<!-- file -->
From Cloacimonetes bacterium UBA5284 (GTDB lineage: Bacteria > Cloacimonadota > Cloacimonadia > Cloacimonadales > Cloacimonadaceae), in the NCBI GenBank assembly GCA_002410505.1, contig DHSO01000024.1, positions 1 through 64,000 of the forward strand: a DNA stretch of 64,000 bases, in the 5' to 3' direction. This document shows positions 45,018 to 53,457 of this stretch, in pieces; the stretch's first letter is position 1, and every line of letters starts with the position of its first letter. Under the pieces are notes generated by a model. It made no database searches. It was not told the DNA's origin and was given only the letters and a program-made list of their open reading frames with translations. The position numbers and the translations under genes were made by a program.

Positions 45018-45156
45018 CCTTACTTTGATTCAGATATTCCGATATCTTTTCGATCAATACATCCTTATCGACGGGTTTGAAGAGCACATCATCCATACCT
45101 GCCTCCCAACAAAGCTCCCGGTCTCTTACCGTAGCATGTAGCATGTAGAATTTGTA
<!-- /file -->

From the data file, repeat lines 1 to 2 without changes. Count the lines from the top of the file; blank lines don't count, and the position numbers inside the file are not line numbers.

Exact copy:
From Cloacimonetes bacterium UBA5284 (GTDB lineage: Bacteria > Cloacimonadota > Cloacimonadia > Cloacimonadales > Cloacimonadaceae), in the NCBI GenBank assembly GCA_002410505.1, contig DHSO01000024.1, positions 1 through 64,000 of the forward strand: a DNA stretch of 64,000 bases, in the 5' to 3' direction. This document shows positions 45,018 to 53,457 of this stretch, in pieces; the stretch's first letter is position 1, and every line of letters starts with the position of its first letter. Under the pieces are notes generated by a model. It made no database searches. It was not told the DNA's origin and was given only the letters and a program-made list of their open reading frames with translations. The position numbers and the translations under genes were made by a program.

Positions 45018-45156